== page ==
Two twisters struck on Monday in Guthrie County near Jamaica and in Clarke County near Woodburn, while perhaps five more hit Tuesday afternoon and evening.
Meteorologist Kurt Kotenberg, at the National Weather Service, says they’re looking over the damage in multiple locations from Tuesday’s severe storms to determine what happened and where. “We’ve gotten some pictures up near the Janesville/Cedar Falls area in Black Hawk County of at least one residence that had one of their barns destroyed,” Kotenberg says. “Unfortunately, one of their calves was injured by debris from one of the buildings striking it.”
Two possible tornadoes were spotted Tuesday in Benton County near Blairstown and Chelsea, with others possible in Adair County near Greenfield and in Warren County near Indianola. There are other unconfirmed reports of tornadoes Tuesday near Creston, Toledo and Centerville.
Cold weather has moved in and much of the state will have low temperatures in the 20s and 30s for the rest of the week, which means the chances of more tornadoes are very slim. “So when you get that cold of weather, it’s really hard to get tornadoes because tornadoes really are more favorable when you have a warm, moist, tropical air masses, dew points in the 60s and 70s,” Kotenberg says. “Obviously, when you have air temperatures in the 30s, that’s far from moist, tropical weather.”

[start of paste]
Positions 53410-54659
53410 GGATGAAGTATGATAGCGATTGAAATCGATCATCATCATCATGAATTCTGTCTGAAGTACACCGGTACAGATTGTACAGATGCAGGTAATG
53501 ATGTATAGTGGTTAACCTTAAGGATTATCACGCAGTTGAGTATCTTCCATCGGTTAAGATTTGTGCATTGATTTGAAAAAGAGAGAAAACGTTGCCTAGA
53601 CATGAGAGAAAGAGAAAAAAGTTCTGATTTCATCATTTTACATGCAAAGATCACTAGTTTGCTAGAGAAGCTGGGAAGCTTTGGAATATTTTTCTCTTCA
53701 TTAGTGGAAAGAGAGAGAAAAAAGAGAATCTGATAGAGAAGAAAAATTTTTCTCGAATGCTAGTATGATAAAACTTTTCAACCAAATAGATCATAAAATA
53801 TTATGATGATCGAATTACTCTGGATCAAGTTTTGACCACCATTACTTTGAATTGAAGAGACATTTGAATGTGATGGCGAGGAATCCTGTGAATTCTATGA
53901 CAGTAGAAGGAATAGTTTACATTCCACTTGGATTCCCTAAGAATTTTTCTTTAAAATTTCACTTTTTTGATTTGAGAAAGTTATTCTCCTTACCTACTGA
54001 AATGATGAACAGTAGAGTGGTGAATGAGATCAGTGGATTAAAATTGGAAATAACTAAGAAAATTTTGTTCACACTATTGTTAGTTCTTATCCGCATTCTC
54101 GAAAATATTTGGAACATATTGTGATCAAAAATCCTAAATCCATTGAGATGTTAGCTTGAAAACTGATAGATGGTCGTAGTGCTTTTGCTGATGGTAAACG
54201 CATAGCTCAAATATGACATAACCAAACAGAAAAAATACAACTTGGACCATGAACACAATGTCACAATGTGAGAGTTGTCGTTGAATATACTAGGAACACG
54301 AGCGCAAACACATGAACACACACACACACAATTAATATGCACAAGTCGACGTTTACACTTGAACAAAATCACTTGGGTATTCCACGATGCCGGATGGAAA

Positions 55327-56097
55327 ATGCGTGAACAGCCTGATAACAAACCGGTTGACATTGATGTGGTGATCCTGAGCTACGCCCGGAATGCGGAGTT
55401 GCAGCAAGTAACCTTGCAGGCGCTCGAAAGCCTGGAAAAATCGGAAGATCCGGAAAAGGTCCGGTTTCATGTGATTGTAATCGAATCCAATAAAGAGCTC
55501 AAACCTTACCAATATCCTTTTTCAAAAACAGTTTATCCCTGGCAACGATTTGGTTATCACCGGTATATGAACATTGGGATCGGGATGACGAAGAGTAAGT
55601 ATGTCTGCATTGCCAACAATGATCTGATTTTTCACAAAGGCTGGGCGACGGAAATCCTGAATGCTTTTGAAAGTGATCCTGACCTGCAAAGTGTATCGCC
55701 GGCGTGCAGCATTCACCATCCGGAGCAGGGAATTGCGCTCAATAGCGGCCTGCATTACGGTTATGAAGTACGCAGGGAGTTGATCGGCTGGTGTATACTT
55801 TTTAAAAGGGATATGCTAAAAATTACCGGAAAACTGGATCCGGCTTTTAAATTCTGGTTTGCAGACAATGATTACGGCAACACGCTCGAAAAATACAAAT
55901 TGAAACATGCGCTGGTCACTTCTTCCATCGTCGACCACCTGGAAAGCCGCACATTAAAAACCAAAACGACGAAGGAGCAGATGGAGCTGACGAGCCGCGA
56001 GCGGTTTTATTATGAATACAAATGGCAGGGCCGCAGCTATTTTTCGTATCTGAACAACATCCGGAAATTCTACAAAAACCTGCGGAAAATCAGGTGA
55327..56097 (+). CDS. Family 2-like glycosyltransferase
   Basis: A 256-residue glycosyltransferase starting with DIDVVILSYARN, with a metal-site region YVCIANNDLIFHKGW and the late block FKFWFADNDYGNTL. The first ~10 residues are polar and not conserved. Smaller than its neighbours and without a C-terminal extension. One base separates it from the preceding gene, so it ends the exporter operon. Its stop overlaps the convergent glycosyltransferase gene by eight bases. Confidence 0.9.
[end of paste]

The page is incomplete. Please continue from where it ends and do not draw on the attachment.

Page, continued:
While tornadoes can form during any month of the year, Iowans don’t usually hear those sirens this late into fall. “Usually the tornado peak is in June and July, then as soon as you hit August, it really starts to decline,” Kotenberg says. “It’s definitely atypical to have this many tornadoes in Iowa in October.”
Another big concern is the amount of rain that’s been falling in the recent storms, which is saturating the soil, causing flooding and critical delays to the harvest. Some parts of Iowa have had rain 13 of the past 14 days.